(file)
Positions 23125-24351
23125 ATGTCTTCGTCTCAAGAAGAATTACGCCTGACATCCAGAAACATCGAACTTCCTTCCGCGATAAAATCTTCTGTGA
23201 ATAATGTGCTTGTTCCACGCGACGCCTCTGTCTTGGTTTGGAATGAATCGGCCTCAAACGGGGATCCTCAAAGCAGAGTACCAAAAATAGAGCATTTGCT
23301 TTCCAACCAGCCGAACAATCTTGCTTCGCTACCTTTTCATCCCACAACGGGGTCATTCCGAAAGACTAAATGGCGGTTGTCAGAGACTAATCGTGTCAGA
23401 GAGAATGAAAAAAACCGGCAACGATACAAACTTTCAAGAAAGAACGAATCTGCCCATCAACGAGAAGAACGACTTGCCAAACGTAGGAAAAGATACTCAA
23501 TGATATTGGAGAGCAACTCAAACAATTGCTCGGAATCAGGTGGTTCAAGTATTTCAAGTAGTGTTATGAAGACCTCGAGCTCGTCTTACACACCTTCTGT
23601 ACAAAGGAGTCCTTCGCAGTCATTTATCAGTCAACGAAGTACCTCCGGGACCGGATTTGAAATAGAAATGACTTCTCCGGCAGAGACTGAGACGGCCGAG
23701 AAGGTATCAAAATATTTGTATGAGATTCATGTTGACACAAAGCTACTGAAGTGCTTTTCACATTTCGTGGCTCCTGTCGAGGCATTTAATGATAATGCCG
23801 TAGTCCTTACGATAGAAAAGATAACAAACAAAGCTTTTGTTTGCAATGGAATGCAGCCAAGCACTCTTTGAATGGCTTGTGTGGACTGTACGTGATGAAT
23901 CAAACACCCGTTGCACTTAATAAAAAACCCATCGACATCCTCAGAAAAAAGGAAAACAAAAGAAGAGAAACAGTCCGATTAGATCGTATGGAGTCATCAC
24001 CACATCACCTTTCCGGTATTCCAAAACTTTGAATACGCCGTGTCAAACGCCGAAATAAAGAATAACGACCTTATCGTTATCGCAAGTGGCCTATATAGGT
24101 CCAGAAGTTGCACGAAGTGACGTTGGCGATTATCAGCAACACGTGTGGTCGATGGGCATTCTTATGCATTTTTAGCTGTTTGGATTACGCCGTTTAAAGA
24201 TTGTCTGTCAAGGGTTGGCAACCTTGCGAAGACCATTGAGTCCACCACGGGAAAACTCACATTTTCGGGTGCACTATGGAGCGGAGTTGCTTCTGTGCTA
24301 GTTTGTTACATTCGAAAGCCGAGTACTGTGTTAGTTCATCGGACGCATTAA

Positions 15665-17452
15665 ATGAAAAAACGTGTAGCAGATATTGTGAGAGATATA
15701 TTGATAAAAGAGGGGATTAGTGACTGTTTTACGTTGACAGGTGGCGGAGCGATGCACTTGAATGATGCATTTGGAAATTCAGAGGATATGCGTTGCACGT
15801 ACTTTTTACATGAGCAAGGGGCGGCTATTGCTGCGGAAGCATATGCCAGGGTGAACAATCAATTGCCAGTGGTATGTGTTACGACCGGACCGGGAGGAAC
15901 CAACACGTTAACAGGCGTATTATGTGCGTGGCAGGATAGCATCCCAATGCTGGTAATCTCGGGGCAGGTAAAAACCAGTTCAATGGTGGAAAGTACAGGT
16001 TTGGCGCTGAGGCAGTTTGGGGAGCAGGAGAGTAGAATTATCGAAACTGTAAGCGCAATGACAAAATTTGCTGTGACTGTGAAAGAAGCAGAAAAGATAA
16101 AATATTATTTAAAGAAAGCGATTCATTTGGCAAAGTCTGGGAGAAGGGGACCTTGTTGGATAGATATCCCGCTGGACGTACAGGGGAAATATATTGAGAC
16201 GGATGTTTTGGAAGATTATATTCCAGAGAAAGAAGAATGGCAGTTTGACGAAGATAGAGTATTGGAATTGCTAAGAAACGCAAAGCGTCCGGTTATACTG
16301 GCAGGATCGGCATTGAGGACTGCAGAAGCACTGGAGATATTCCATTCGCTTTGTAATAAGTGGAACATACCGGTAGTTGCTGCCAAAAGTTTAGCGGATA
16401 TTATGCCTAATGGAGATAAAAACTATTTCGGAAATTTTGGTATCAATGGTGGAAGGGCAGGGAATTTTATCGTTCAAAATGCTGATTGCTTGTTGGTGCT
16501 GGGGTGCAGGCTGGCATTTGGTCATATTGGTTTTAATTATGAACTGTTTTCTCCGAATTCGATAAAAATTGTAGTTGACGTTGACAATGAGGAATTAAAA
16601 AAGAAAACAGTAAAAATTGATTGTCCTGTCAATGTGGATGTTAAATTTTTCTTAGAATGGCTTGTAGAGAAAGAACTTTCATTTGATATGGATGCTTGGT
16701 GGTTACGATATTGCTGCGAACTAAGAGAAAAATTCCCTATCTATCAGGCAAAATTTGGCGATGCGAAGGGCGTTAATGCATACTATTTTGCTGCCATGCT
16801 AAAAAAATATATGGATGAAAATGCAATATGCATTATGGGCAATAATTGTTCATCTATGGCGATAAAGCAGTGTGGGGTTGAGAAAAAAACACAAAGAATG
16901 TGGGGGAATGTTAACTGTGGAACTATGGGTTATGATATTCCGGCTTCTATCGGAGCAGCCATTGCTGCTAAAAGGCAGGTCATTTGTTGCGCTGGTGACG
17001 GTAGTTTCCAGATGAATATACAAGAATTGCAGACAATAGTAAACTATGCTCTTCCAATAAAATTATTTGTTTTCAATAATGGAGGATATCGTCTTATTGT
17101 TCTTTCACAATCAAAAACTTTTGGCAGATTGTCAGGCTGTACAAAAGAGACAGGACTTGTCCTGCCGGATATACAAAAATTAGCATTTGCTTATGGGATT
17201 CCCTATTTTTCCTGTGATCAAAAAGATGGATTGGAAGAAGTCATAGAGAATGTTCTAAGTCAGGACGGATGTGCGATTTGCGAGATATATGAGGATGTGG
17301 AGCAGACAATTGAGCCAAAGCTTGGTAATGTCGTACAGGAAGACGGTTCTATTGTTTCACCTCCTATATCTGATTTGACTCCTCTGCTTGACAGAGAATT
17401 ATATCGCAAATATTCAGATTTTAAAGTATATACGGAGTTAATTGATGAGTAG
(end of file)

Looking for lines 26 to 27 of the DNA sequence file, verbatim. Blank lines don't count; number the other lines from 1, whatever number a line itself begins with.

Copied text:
16601 AAGAAAACAGTAAAAATTGATTGTCCTGTCAATGTGGATGTTAAATTTTTCTTAGAATGGCTTGTAGAGAAAGAACTTTCATTTGATATGGATGCTTGGT
16701 GGTTACGATATTGCTGCGAACTAAGAGAAAAATTCCCTATCTATCAGGCAAAATTTGGCGATGCGAAGGGCGTTAATGCATACTATTTTGCTGCCATGCT